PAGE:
Paragraph 10 of the Rules vests the Panel with the authority to determine the admissibility, relevance, materiality and weight of the evidence, and also to conduct the proceedings with due expedition. Rule 12 of the Rules provides that the Panel may request, in its sole discretion, further statements or documents from either of the Parties. There is no provision in the Rules for a party to file additional unsolicited submissions (see section 4.6 of the WIPO Overview of WIPO Panel Views on Selected UDRP Questions, Third Edition (“WIPO Overview 3.0”)).

The Panel has reviewed the additional submission and has not considered them because they make no difference to the outcome of this case.

B. Procedural Matters – Laches

The Respondent submits that laches can provide a bar to a complaint and the Complainant’s 20-year delay in bringing the Complaint bodes in favor of denying the Complaint on the basis of laches alone. The Panel notes that the prevailing view among panelists is that mere delay does not bar a complainant from filing a complaint or from prevailing on the merits (see section 4.17 of WIPO Overview 3.0).

Panels have therefore declined to specifically adopt concepts such as laches or its equivalent in UDRP cases. Panels have however noted that in specific cases, certain delays in filing a UDRP complaint may make it more difficult for a complainant to establish its case on the merits, particularly where the respondent can show detrimental reliance on the delay.

The Complainant is not barred from bringing a Complaint by reason of its delay.

C. Identical or Confusingly Similar

Paragraph 4(a)(i) of the Policy provides that the Complainant must establish that the Disputed Domain Name is identical or confusingly similar to the Trade Mark.

The Disputed Domain Name incorporates the entirety of the Trade Mark, with no additional elements. The Top Level Domain (“TLD”) “.com” is viewed as a standard registration requirement and as such is disregarded under the first element confusing similarity test (See section 1.11.1 of WIPO Overview 3.0).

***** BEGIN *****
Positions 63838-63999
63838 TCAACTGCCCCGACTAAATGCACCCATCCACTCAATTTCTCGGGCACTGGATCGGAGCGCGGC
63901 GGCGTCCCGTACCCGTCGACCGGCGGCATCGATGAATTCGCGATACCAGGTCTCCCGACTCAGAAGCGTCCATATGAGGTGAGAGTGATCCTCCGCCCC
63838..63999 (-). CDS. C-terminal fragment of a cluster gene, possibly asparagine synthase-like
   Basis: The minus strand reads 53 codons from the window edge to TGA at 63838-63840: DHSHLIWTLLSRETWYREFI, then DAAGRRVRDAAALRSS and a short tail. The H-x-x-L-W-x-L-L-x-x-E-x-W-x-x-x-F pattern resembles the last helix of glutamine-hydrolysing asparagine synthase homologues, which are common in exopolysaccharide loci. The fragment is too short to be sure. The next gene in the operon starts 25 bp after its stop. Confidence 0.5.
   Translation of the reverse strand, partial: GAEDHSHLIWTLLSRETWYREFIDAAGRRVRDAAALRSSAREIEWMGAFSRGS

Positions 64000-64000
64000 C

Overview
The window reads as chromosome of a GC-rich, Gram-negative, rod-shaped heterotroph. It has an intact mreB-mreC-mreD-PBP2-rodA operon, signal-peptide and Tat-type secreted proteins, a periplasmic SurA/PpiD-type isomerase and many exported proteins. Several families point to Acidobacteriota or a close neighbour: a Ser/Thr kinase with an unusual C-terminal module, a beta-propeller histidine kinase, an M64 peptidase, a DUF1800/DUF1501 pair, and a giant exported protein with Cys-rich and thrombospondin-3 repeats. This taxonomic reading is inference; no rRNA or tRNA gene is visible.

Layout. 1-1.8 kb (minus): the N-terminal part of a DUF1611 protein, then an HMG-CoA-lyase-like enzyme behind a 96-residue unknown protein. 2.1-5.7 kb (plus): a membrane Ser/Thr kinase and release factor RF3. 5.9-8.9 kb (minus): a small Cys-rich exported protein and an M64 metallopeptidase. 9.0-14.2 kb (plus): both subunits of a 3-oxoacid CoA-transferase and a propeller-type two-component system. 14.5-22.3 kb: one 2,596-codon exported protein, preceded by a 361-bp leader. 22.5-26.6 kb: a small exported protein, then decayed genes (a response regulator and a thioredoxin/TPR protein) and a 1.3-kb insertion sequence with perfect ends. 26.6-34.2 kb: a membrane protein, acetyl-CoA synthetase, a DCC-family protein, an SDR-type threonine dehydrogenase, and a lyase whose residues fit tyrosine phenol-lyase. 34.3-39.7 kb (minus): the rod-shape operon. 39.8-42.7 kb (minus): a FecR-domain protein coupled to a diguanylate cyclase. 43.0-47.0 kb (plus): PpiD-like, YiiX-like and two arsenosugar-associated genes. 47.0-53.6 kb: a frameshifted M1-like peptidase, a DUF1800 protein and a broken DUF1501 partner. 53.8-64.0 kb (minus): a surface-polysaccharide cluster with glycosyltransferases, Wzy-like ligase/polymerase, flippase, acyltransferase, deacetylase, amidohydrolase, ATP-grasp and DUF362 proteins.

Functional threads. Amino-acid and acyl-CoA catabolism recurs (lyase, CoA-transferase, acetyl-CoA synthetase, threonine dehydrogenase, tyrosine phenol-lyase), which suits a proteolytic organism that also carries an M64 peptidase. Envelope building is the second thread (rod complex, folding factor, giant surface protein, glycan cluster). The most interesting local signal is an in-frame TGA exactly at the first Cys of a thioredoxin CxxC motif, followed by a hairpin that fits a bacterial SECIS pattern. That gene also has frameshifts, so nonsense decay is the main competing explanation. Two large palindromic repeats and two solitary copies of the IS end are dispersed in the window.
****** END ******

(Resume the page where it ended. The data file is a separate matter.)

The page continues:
The Disputed Domain Name is identical to the Trade Mark. The Complainant succeeds on the first element of the Policy.
D. Rights or Legitimate Interests

Paragraph 4(a)(ii) of the Policy provides that the Complainant must establish that the Respondent has no rights or legitimate interests in respect of the Disputed Domain Name. The Complainant is required to make out a prima facie case showing that the Respondent lacks rights or legitimate interests.

The Panel considers the Complainant has made out a prima facie case. This finding is based on the following:

– The Respondent is not using the Disputed Domain Name in connection with a bona fide offering of goods or services. Despite holding the Disputed Domain Name for a significant period of time, there is no evidence of any use of the Disputed Domain Name by the Respondent or any person associated with the Respondent, other than for a parking page with PPC links related to radio or music, but not to the generic / dictionary sense that the Respondent itself claims to underpin its registration. This is not a bona fide offering of goods or services (see sections 2.9 and 2.10 of WIPO Overview 3.0).

– The Complainant has not authorised or otherwise given the Respondent permission to use the Trade Mark in the Disputed Domain Name.

– There is no evidence that the Respondent has been commonly known by the Disputed Domain Name, or has registered or common law trade mark rights in relation to this name.

– The Respondent has not been making a legitimate noncommercial or fair use of the Disputed Domain Name, as the Complainant has provided evidence that the Respondent has used the Disputed Domain Name for PPC advertising unrelated to any claimed generic / dictionary meaning, which presumably generates revenue.